Reconstructive technique provides option for difficult nasal plastic surgery

July 18, 2005

CHICAGO - A surgical technique that requires the removal, restructure and re-implantation of the nasal septum (the partition of the nose between the nostrils) appears to be a useful option for repairing the hard-to-treat severely deviated septum, according to an article in the July/August issue of Archives of Facial Plastic Surgery, one of the JAMA/Archives journals.

Severe nasal septal deviations, usually the result of trauma, previous surgery or congenital malformations such as cleft palate, pose a particular challenge to plastic surgeons, according to background information in the article. The nasal septum affects both the appearance and the airway passages of the nose. Usual plastic surgical techniques often prove insufficient for reliably correcting severe septal deformities, the author suggests, necessitating the complete removal and correction of the septum to achieve good functional and aesthetic results.

Wolfgang Gubisch, M.D., of Marienhospital, Stuttgart, Germany, reviewed the medical charts of patients undergoing septoplasty (surgery of the nasal septum), either performed by him or under his supervision, at a facial plastic surgery center. Of the 2,119 patients from 1981 to 2004 with severe nasal septal deviations undergoing the surgery developed and refined by Dr. Gubisch, the charts of two groups were reviewed: 459 procedures performed by Dr. Gubisch from January 1, 1981 through July 31, 1987 and 108 patients whose procedures were supervised by Dr. Gubisch in 1996.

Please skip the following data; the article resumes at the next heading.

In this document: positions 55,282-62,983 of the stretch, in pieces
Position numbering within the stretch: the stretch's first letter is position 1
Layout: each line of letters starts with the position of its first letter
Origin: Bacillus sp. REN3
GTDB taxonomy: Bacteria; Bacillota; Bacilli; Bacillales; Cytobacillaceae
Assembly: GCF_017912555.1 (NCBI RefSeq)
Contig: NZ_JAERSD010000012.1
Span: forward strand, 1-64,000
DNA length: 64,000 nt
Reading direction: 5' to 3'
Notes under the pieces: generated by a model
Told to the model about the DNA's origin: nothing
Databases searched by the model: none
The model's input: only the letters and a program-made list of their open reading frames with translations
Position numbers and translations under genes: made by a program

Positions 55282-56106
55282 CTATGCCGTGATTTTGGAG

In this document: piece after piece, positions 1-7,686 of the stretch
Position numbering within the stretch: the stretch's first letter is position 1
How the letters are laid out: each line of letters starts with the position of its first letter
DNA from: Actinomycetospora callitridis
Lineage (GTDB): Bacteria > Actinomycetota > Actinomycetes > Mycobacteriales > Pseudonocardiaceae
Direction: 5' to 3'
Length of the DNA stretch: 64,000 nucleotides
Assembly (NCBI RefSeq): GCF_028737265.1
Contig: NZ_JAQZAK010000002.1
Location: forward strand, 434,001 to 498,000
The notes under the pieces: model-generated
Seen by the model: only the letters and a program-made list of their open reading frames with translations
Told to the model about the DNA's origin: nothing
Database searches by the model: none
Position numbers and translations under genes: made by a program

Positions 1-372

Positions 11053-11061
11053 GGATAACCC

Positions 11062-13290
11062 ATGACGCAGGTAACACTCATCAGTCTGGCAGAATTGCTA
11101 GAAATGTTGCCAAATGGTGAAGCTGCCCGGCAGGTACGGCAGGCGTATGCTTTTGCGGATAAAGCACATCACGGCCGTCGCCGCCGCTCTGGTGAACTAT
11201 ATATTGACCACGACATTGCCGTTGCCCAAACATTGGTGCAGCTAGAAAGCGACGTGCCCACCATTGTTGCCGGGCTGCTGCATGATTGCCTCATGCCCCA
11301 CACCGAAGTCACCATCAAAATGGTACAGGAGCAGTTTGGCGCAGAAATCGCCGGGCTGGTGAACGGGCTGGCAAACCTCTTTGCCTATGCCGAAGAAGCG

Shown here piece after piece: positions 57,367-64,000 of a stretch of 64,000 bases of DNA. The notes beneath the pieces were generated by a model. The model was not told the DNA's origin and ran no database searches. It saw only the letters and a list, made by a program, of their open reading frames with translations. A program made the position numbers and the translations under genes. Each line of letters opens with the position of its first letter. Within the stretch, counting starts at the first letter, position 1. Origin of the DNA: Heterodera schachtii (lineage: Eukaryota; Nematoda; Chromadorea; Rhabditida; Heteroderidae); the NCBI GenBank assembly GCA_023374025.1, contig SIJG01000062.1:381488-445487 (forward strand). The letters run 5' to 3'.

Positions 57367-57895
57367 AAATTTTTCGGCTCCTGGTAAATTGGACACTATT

In the first group of patients, "Based on the subjective opinion of the surgeon and patients and the findings of the clinical examinations, a good to excellent functional result was obtained in 96 percent," the author writes. "Despite the complex deformity and complicated operative procedure, postoperative complications were rare and only 20 patients (four percent) elected to have revision septoplasty. Fifty-seven complications (12 percent) occurred, with the most common complaint being irregular contour of the dorsum [the bridge of the nose] (32 patients, seven percent)." In the supervised procedures, there were 14 postoperative complications (13 percent) and 12 dorsal (bridge of the nose) irregularities (11 percent). Eight patients (7 percent) chose to redo surgery.

"This vast experience of extracorporeal septoplasty [removal of the septum from the nose for repair] in 2,119 patients spanning 20 years demonstrates that it is an important technique in the armamentariam (armory of techniques) of surgeons for correcting of extensive nasal septal deviations that result from trauma, previous surgery, or congenital anomalies," the author concludes. "During the study period, the technique was improved to make it safe and practical for all surgeons dealing with this difficult problem."
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(Arch Facial Plast Surg. 2005; 7:218-226. Available pre-embargo to the media at www.jamamedia.org.)

For more information, contact JAMA/Archives Media Relations at 312-464-JAMA (5262) or email mediarelations@jama-archives.org.

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